A little over a week ago the Marie Collins Foundation published the results of research they had carried out into the state of readiness of the children’s workforce in England to deal with online offending against children.
Anecdotally lots of people had heard staff were, as a whole, woefully ill-prepared. The survey aimed to shine some light on the issue by collecting empirical data.
Working with Emma Bond and Stuart Agnew from University Campus Suffolk and Andy Phippen from Plymouth University the Foundation surveyed relevant employees of Local Safeguarding Children Boards, Primary Care Trusts and Local Education Authorities. They received replies from 231, 278 and 173 people respectively.
The research aimed to ascertain training requirements amongst professionals in relation to the assessment and intervention needs of children, and their families, in cases of child sex abuse and exploitation which took place over the internet.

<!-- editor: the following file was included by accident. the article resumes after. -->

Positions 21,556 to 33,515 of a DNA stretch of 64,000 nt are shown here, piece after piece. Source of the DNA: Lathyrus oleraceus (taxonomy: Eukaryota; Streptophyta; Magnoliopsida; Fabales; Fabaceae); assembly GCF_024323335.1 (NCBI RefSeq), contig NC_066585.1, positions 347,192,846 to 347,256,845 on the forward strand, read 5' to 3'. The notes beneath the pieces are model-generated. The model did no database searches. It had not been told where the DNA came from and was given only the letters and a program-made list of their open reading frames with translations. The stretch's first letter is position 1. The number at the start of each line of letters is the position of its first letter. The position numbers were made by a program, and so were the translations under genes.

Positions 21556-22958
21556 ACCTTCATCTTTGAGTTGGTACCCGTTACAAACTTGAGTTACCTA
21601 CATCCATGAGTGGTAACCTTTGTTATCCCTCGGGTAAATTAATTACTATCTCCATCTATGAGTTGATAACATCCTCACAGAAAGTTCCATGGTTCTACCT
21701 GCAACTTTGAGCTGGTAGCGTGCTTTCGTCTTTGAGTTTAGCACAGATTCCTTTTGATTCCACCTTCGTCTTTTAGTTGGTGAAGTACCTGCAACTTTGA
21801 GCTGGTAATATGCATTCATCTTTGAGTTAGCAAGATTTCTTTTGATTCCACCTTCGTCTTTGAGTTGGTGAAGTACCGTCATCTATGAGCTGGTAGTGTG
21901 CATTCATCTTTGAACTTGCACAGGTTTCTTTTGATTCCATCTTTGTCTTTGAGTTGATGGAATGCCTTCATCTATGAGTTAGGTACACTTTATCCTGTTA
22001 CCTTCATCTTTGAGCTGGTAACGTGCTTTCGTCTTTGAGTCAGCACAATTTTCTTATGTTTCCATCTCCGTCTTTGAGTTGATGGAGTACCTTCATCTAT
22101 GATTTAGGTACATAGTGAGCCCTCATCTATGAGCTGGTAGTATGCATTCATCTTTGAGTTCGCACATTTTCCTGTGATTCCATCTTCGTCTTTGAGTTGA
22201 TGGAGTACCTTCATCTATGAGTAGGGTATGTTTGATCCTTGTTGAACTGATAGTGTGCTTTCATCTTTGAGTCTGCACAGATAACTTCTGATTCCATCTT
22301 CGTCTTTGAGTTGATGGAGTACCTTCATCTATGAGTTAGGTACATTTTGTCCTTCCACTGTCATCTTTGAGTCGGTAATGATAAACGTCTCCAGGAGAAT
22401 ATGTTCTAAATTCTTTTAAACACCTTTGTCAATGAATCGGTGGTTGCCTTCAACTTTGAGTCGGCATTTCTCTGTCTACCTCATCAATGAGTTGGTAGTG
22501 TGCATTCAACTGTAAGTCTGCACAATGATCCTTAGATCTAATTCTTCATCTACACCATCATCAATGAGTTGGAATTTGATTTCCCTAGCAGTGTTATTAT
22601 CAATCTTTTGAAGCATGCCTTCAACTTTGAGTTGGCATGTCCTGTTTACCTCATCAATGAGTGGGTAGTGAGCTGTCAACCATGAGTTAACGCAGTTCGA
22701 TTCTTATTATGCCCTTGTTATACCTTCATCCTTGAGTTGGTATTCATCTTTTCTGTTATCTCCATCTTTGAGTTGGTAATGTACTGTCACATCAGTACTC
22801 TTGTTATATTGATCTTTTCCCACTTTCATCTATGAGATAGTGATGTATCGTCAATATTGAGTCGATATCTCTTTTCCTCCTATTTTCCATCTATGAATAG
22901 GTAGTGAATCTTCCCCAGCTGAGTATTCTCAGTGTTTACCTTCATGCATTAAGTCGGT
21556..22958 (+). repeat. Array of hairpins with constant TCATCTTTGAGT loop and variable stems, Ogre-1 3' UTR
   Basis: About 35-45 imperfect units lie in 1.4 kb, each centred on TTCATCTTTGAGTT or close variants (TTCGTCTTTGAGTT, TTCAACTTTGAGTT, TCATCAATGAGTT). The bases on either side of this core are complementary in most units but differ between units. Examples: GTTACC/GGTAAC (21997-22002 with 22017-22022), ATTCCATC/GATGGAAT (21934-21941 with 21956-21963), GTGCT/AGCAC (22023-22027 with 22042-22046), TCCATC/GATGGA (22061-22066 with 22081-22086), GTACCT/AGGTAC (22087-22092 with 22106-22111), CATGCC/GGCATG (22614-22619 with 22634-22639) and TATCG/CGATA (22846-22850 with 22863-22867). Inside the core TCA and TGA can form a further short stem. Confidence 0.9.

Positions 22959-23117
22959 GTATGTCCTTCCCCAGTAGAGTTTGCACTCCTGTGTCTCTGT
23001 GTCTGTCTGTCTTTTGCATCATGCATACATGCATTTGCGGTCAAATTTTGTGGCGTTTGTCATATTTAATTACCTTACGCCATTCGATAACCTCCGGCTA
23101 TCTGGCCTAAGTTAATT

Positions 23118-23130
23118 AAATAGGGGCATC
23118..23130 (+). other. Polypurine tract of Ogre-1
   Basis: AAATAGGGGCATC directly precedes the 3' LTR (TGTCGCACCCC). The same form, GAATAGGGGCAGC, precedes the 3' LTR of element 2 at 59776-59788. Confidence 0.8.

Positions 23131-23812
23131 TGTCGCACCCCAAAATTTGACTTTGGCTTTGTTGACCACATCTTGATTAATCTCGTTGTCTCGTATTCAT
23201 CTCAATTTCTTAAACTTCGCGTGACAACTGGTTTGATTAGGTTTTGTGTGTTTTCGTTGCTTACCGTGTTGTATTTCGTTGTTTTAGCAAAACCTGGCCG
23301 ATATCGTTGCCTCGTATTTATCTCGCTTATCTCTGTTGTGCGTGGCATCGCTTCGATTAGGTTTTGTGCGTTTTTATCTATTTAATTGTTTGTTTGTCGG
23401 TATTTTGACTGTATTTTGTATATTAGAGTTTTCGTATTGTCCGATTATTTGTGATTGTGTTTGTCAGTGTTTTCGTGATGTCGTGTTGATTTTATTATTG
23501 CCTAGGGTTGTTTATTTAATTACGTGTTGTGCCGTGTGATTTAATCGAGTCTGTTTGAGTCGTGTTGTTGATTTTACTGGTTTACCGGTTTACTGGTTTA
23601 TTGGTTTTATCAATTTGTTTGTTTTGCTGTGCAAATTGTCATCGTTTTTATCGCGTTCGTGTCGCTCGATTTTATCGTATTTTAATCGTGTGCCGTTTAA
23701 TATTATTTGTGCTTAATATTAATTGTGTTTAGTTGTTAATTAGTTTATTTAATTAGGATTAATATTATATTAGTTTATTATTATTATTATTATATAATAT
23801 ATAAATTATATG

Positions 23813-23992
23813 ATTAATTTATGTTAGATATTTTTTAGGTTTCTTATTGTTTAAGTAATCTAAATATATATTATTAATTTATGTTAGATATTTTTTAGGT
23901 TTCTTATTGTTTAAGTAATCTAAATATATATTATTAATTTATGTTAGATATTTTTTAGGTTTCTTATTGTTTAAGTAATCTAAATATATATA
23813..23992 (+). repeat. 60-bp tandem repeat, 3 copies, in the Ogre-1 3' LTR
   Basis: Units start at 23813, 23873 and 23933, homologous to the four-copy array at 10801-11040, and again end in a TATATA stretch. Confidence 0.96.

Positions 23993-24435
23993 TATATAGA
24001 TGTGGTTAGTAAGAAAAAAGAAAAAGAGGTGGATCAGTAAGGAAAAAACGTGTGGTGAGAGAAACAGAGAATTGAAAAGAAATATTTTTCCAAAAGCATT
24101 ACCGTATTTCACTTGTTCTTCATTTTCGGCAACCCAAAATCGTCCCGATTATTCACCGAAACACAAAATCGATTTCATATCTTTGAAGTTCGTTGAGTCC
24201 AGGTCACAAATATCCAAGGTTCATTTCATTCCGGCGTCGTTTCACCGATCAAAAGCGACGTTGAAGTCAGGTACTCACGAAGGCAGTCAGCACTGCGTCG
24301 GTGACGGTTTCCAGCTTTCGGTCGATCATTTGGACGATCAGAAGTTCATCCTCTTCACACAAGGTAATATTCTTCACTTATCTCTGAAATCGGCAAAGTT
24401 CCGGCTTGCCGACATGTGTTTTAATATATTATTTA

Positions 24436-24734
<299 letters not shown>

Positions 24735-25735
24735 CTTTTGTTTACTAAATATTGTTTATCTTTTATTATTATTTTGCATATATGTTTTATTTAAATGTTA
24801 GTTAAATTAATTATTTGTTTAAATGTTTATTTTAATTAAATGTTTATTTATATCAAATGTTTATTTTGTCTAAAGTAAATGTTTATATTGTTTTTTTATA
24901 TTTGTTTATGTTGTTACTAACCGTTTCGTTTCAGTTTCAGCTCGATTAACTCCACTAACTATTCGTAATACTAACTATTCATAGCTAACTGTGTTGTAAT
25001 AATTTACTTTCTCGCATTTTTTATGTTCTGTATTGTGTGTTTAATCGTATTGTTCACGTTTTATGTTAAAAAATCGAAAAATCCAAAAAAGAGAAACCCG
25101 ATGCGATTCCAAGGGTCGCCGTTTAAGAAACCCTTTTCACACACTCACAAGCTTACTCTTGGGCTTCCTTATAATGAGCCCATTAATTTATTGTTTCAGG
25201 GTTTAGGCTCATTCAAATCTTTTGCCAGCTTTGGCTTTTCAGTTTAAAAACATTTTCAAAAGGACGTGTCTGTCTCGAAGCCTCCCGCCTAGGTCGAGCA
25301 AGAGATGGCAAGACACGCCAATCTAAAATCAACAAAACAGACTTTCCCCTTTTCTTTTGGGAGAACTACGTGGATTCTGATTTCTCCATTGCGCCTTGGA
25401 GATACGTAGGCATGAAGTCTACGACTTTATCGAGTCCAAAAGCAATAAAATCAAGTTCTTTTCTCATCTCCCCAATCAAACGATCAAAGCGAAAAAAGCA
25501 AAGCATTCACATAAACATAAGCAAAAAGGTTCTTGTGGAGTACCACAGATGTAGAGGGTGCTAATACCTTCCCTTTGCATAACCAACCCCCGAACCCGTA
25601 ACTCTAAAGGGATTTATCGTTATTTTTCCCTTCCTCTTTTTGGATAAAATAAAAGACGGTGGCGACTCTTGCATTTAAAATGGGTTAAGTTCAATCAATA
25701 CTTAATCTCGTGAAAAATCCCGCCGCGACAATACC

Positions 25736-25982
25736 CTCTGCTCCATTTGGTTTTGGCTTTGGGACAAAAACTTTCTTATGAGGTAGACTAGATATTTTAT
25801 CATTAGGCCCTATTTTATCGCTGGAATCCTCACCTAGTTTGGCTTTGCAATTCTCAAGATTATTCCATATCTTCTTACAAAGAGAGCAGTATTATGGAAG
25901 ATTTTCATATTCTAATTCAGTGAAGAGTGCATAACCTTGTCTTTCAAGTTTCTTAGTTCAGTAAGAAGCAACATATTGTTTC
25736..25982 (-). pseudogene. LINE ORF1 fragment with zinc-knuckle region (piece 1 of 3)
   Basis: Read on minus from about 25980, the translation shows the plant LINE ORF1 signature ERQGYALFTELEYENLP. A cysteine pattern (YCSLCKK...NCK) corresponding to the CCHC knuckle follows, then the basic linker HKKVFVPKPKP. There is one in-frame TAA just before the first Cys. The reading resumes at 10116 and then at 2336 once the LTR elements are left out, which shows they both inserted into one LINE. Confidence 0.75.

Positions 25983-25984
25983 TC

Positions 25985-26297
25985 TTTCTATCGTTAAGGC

The key findings were
70% of the respondents stated that they had not received training in online risk assessment.
96.5% said they would value it.
81.1% of the respondents said they had received no training in assisting children in their recovery from online abuse.
94% said that they would value it.
More than half said they would not feel confident about helping children who had experienced harm or abuse online.
Over to you Messrs Gove and Hunt.
PS There doesn’t seem to be a link to the survey on the Marie Collins site but they say if you want more details you can email firstname.lastname@example.org